Photography Signs and Trigger Warnings

Can I take photographs signA new trend that has recently come to my attention are photography signs. Lots of larger venues have the front of house staff hold photography warnings up in front of the audience before the performance is about to start. A few other venues, such as the Old Vic, have taken this further, producing a simple prominent sign that audiences walk past when the enter the space. I think this can be especially useful when there are special circumstances surrounding the set design and/or designer.  It always helps to indicate when it's fine to take photographs e.g. before and after the show, during the intervals and when taking photographs is just not acceptable e.g. during the show, photos of the set and stage, actors. 

An increasing number of venues are beginning to provide content (or trigger) warnings. This has become something which certain audience groups, such as younger audiences, expect to be available if there is any distressing content. These along with self-care guides, make going to the theatre a viable option for people who have difficulties with live performance. You might also consider emailing these guides and warnings out as part of the pre-visit comms strategy.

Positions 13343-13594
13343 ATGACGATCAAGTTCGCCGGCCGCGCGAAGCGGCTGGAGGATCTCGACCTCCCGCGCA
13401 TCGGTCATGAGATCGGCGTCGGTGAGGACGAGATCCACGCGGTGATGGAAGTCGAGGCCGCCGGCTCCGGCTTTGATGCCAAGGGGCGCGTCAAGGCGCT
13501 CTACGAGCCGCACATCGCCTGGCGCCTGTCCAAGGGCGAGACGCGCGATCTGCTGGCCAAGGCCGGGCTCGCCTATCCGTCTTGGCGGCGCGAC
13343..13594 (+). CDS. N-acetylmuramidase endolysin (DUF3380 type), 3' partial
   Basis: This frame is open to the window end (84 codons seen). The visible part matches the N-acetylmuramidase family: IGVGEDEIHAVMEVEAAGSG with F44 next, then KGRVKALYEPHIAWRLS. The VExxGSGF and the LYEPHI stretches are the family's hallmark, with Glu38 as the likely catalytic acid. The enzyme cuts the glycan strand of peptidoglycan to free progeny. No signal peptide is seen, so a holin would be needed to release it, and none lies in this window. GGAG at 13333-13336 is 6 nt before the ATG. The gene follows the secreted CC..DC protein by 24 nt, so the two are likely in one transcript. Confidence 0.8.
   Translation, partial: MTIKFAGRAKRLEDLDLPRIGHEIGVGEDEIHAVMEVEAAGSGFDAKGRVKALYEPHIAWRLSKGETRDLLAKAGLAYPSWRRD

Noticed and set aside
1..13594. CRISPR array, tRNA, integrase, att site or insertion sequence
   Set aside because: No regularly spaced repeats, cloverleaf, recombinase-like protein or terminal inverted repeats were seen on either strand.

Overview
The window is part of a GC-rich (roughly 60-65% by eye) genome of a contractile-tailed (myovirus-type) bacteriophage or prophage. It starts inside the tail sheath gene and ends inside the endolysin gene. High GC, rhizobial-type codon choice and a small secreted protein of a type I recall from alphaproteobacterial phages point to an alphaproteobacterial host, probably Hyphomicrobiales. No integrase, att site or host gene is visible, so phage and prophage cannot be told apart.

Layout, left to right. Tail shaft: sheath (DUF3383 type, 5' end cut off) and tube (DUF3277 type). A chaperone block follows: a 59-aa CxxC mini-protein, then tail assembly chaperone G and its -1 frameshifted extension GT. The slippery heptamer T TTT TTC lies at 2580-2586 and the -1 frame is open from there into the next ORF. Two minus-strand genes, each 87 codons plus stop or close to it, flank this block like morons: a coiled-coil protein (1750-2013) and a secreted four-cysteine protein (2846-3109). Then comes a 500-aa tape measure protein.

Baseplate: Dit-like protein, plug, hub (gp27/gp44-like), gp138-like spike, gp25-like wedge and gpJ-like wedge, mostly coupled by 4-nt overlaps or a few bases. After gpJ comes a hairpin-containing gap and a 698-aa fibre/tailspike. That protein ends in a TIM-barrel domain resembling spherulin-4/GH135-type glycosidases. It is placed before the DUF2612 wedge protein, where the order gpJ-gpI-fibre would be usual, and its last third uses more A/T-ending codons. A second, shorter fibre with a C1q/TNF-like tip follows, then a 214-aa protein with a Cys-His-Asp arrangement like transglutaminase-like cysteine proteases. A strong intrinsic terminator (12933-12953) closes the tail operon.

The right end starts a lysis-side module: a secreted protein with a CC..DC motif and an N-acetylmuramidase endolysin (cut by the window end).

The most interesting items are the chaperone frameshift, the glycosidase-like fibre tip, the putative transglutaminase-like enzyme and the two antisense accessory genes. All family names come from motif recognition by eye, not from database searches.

These content warnings, need to be considered essential signage and should go through the same sign off procedure as anything else. These should be displayed with your show running times and cover notices. A long running musical with a cult following in an off West End venue failed to list a major warning which caused a lot of conversation and criticism of the production and the venue itself. 

Sign height 

According to the Office of National Statistics, the average man is 5'9" and the average woman is 5'3". As a relatively tall person sign height is not something I'd considered. It wasn’t until I attended a press night with a friend who is significantly shorter than me that I noticed the problem.   

When call signage is placed too high, it creates journey friction. Much like on websites, journey friction is the enemy of someone’s theatregoing experience. Reducing these friction points will increase enjoyment for the audience member as well as ease the flow of visitors across the venue. 

Sign Location – Location Location Location 

The final major consideration when it comes to signage is location. It might be obvious to some but it bears repeating:

signs should be where your audience expect them, not where you expect them.

Most of the time your expectations and your audiences' expectations line up but your audience can experience your venue in a fundamentally different way than yourself. 

If you think this is happening and there seems to be bottlenecks or confusion invite a friend to your venue who has never been before. Ask them to go to key places and watch their eyeline. Most of the time where they look will be the natural place for signage. 

Lewis Rodin head and shoulders

Lewis Roden, Member Community Manager, Arts Marketing Association

More from Lewis on Instagram: Half Hour Call

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Resource type: Articles | Published: 2023